Language is extremely powerful – it triggers certain associations in other people’s minds. The psycholinguist Gün Senim found that, “the main purpose of speech is to direct listeners’ attention to a selected sector of reality. Once that is accomplished, the listeners’ existing associations to the now-spotlighted sector will take over to determine the reaction.”
So the language we use has a powerful effect on the reaction of the person we’re talking to. Verbs that draw attention to concrete features of a situation, or adjectives that draw attention to the traits of a person seem to have the biggest effect.
One experiment examined the influence of violent words on people’s behavior. One group was given a set of words to rearrange that would result in aggressive phrases such as “he hit them.” The other group did not receive words that included references to violence. Afterwards, both groups were asked to decide how painful the electric shocks should be to a fellow subject. Shockingly, those that had been exposed to concepts of violence rated the severity of the shocks 48% higher than the other group.
Since the choice of words can strongly influence another person’s behavior, it is often used in sales. Used car salespeople, for example, describe their cars as “pre-owned,” since this creates associations of possession and ownership.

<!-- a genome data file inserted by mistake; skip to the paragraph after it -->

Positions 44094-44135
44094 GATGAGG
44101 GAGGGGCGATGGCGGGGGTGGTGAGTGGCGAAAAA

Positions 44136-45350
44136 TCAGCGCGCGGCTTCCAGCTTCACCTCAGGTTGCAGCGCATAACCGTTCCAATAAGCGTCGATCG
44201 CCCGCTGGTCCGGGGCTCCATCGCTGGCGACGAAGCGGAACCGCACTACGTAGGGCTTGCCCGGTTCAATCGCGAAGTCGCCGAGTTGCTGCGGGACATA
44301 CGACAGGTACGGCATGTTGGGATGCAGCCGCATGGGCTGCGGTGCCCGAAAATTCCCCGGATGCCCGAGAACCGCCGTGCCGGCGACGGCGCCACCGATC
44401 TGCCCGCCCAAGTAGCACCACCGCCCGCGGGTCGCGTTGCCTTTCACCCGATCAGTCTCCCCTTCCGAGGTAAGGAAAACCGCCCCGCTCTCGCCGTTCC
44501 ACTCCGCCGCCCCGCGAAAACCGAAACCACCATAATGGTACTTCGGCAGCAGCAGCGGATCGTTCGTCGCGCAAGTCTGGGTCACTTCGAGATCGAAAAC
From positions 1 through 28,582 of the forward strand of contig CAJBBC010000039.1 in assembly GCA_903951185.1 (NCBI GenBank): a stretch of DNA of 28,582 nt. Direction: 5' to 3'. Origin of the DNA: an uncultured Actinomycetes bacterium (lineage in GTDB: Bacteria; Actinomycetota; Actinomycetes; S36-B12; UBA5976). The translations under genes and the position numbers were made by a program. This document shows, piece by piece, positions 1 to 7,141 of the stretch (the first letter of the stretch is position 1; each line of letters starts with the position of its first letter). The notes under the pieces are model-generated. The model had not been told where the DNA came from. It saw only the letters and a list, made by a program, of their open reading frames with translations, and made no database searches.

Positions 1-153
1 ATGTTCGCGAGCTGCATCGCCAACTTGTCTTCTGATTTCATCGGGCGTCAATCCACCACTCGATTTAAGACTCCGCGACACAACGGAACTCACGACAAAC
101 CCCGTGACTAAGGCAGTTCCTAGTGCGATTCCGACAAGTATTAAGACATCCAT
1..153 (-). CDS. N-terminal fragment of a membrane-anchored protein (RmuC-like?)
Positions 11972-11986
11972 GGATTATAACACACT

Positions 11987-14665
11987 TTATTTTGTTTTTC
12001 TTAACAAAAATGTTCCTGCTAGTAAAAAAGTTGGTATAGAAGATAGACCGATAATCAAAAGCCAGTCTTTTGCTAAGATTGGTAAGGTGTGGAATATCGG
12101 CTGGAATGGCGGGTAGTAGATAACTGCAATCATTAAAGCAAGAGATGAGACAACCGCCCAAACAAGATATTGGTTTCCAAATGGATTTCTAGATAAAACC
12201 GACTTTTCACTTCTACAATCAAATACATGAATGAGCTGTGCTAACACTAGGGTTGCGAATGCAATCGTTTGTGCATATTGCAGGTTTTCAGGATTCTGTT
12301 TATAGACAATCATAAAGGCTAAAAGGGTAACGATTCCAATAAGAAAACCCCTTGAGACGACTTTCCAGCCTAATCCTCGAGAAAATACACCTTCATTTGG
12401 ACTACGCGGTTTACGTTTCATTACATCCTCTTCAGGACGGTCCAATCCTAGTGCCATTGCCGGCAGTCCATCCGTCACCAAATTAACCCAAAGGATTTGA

The power of association also expands to geographical settings – both physical and psychological. The author himself noticed the influence his surroundings had in the writing of his book, which was intended for a general, rather than an academic, audience.
He wrote parts of the book in his campus office surrounded by bookshelves full of academic articles and publications, with a view of the academic buildings around him. The view from his office at home, however, was of pedestrians walking by, bookshelves filled with magazines, and TV shows on in the background. When he compared the pages written in both environments, he realized that only the ones he had written at home were useful for the intended audience – his environment had subconsciously primed him to write for a more general audience.